clinical genomics 101

This is an extraction from our educational e-book, Clinical Genomics 101.
You can download the full guide here.

Each cell contains one complete copy of the host’s genome. For sequencing, however, the best results are obtained when regions are sequenced multiple times, enabling good sequence consensus to be reached during read alignment (which is discussed in chapter 3, in the Clinical Genomics 101). To make this possible and to ensure accurate sequencing, DNA samples are subjected to DNA amplification before they are sequenced. 

There are many different techniques for DNA and RNA amplification, such as Loop Mediated Isothermal Amplification (LAMP), Ligase Chain Reaction (LCR), and Nucleic Acid Sequence Based Amplification (NASBA). By far the most common method for DNA and RNA amplification, however, is the Polymerase Chain Reaction (PCR), and so is the method that will be discussed here.

PCR relies on a cycling series of temperature changes which control both the DNA and the enzyme DNA polymerase, which replicates single-stranded DNA (ssDNA) to form double-stranded DNA (dsDNA). In the case of DNA polymerases that require heat activation, the reaction chamber is heated to roughly 35°C for up to 10 minutes. This is known as hot-start PCR, and subsequently follows the same workflow as other PCR reactions. If the DNA polymerase does not require heat activation, the reaction starts with denaturation:

  1. The reaction chamber is heated to 96°C for 30 seconds. At this temperature, the DNA denatures into its single strand form as the hydrogen bonds between base pairs break. For each double strand, two single strand molecules will be released into solution.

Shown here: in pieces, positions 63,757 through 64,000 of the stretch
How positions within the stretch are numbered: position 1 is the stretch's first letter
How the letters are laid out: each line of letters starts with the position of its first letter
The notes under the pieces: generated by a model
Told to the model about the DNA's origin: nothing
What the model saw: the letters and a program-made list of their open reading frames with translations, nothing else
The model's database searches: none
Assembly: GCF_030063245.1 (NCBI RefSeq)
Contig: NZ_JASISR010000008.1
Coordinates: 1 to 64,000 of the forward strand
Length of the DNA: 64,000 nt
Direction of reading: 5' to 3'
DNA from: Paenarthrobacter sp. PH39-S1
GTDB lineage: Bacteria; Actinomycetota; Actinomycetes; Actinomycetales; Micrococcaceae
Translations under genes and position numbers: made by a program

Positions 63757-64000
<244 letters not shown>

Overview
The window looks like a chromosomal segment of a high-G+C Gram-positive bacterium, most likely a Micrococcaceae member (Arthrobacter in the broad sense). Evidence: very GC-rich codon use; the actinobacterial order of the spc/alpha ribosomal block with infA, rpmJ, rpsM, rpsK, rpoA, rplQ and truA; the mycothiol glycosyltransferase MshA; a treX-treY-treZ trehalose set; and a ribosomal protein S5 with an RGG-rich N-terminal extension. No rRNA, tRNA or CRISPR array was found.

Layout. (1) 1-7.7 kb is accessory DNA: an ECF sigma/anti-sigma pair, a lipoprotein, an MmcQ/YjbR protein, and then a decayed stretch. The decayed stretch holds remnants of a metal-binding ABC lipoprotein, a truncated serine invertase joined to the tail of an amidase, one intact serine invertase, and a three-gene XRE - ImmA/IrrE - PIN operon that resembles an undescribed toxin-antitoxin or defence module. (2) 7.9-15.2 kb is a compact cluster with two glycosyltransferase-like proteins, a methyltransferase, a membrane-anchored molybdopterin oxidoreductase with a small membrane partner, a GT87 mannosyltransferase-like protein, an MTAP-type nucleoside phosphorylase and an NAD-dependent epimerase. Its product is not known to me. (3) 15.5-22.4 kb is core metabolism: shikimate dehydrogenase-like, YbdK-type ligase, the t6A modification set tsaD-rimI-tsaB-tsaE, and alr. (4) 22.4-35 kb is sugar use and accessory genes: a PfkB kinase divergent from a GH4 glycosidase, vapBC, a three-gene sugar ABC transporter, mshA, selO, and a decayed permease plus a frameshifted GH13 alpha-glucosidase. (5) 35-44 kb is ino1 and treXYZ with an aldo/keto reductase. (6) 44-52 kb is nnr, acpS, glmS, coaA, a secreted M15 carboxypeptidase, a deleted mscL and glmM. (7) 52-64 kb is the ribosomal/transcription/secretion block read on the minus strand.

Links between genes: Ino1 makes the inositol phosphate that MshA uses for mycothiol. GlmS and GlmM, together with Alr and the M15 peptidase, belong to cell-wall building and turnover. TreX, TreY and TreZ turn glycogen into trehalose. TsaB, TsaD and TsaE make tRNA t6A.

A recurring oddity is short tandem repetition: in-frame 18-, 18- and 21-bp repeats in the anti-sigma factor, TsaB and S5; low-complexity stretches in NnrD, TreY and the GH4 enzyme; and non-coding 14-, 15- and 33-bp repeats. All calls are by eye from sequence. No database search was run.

2. The temperature is lowered to 50-65°C (depending on the primers used) for roughly 30 seconds. This allows DNA primers to anneal to the end of each single strand. Primers are short ssDNA fragments (around 20 nucleotides long) that complimentary bind the target sequence and enable DNA polymerase to bind the molecule to begin replication. The temperature used for this stage is very important. If it’s too high, then the primers will not anneal to the target and replication will not take place. If it’s too low, then the primers will bind into a non-specific manner, meaning that genomic regions other than the target sequence will be amplified.

  3.  The temperature used for fragment extension is dependent on the DNA polymerase being used. One of the most commonly used polymerases is the Thermus aquaticus (Taq) polymerase, which is usually heated to 72°C for roughly 60 seconds. The polymerase binds to the DNA primer and moves along the single strand in the 5′ to 3′ direction, using free nucleotides in solution to reform a double strand that is identical to the starting molecule. At the end of this elongation process, there will be two complete double strands for each DNA fragment at the beginning of the process.
  4. The previous three stages are repeated multiple times. Each cycle increases the quantity of the target sequence exponentially (the number of DNA copies for each starting fragment is roughly equal to 2n, where n is the number of cycles).
  5. Although a final elongation step is optional, it is advisable to hold the mixture at rougly 72°C fir 10 minutes once the final cycle has been completed. This ensures that all ssDNA has been elongated to form dsDNA.

Using modern technology, it is possible to automate the PCR process, so that you can amplify your sequences very easily. PCR does carry the risk of introducing an amplification bias to your DNA mixture, which can influence your results later in your workflow, but the ease and simplicity of the technique have made it very widely used. 

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